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Adherence to antiparkinson medication in a multicenter European study

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Abstract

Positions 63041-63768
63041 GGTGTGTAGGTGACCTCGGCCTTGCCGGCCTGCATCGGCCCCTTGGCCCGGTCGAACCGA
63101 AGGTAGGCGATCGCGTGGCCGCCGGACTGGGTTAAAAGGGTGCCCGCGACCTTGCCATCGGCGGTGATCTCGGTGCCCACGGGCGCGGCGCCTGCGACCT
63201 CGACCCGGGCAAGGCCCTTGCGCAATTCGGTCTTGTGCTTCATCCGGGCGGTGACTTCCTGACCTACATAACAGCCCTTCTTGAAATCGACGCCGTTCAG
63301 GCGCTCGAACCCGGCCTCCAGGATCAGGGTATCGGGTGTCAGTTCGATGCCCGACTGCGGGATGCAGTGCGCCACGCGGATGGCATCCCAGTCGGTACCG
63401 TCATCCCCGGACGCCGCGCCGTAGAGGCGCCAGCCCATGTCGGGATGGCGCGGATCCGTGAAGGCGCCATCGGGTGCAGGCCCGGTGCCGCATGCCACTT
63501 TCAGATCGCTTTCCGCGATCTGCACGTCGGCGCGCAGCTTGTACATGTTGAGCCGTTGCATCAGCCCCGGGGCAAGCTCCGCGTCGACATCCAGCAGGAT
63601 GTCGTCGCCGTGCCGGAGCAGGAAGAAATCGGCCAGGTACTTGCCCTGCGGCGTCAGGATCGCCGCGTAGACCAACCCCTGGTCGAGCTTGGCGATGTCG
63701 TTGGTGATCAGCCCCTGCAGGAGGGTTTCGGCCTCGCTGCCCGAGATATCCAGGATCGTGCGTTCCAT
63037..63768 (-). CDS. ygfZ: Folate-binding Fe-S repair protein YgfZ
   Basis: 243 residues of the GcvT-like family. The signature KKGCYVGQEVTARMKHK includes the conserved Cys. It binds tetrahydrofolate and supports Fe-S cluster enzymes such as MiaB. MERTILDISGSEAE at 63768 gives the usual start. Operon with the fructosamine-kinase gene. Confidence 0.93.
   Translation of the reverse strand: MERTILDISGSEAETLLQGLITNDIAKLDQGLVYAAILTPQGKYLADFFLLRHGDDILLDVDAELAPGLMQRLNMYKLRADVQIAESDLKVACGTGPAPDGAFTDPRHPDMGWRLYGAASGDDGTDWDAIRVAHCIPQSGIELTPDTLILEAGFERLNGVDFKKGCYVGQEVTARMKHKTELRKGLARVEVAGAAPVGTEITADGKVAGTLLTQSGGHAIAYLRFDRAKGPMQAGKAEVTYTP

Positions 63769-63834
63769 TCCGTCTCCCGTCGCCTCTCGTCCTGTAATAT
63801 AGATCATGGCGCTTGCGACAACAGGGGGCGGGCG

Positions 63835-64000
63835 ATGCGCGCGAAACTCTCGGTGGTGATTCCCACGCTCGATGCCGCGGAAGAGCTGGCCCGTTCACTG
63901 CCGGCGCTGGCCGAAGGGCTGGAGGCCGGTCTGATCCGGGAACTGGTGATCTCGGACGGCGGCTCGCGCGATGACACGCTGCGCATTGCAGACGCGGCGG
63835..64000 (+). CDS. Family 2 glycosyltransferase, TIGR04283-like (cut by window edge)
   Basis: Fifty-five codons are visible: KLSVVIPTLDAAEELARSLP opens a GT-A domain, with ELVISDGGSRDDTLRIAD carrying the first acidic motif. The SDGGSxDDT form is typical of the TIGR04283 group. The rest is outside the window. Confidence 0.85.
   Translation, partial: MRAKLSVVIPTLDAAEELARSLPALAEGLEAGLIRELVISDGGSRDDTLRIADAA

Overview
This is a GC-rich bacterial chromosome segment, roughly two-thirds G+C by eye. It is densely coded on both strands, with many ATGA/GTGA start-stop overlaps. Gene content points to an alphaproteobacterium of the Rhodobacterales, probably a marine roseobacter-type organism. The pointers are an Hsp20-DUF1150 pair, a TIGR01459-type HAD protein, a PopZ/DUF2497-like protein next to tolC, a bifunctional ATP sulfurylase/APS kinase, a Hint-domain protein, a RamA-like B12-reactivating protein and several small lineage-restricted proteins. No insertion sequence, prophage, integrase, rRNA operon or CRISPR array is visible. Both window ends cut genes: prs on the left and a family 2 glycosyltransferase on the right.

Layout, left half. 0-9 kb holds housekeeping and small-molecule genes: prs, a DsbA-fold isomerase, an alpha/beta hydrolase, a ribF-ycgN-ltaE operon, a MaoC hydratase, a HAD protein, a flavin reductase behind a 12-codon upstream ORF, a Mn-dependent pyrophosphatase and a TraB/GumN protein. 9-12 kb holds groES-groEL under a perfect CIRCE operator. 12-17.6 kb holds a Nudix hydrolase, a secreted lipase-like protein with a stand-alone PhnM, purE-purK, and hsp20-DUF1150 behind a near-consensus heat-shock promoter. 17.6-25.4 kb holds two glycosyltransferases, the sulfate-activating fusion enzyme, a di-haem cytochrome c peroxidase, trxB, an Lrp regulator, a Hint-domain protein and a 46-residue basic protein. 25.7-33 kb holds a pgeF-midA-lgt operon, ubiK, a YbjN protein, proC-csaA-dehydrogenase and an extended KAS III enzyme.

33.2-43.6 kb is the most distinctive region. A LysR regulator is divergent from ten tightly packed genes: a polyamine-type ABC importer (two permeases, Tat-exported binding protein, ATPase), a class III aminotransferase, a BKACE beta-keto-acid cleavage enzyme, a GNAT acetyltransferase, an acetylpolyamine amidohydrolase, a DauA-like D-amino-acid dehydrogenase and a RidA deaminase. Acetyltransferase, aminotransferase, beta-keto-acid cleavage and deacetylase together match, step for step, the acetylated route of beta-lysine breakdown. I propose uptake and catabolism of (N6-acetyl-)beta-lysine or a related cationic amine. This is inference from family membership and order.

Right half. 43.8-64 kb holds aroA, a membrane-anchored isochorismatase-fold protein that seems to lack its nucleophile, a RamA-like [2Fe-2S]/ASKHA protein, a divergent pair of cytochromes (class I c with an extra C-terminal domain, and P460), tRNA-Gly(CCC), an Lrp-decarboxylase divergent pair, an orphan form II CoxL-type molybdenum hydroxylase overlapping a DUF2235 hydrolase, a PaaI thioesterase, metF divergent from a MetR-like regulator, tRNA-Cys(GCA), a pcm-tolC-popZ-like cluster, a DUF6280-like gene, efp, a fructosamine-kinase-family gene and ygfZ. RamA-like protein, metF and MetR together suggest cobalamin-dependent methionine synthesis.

Two small studies reported suboptimal therapy adherence in Parkinson's disease. We conducted a larger multicenter European study to assess medicine-taking behavior. Parkinson's disease patients taking dopaminergic therapy were enrolled in 8 centers in 5 countries, and disease severity and demographics recorded. Antiparkinson drug adherence was measured for 4 weeks using electronic monitoring bottles which record the date and time of cap opening (Aardex®, Switzerland). One hundred twelve patients, mean age 65 years (standard deviation (SD) 10), with Parkinson's disease for 7.7 (SD 8.2) years completed the study. Total median adherence (doses taken/doses prescribed) was 97.7% (interquartile range [IQ] 90.6–100), days adherence (correct dose days) was 86.2% (IQ 61.1–96.2) and timing adherence (doses taken at correct time intervals) was 24.4% (IQ 5.3–56.5). Fourteen patients (12.5%) took less than 80% of prescribed doses, which was defined as suboptimal adherence. Patients with satisfactory adherence took a median of 8 mg/day (IQ 0–33) less than their prescribed dose of levodopa (P = NS), while suboptimal adherence patients took a median of 481 mg/day (IQ 205–670) less than their prescribed dose (P = 0.0006). The Parkinson motor score was significantly higher in patients with suboptimal adherence at 29 (IQ 20–40), versus those with satisfactory adherence at 19 (IQ 13–26), P = 0.005. Once daily drugs had significantly better adherence when compared with drugs prescribed more frequently (P < 0.0001). Suboptimal therapy adherence is associated with significant deviation from prescribed levodopa doses, despite greater Parkinson's motor severity. Optimizing oral medication intake has a potential role in maximizing the therapy response in Parkinson's disease. © 2009 Movement Disorder Society

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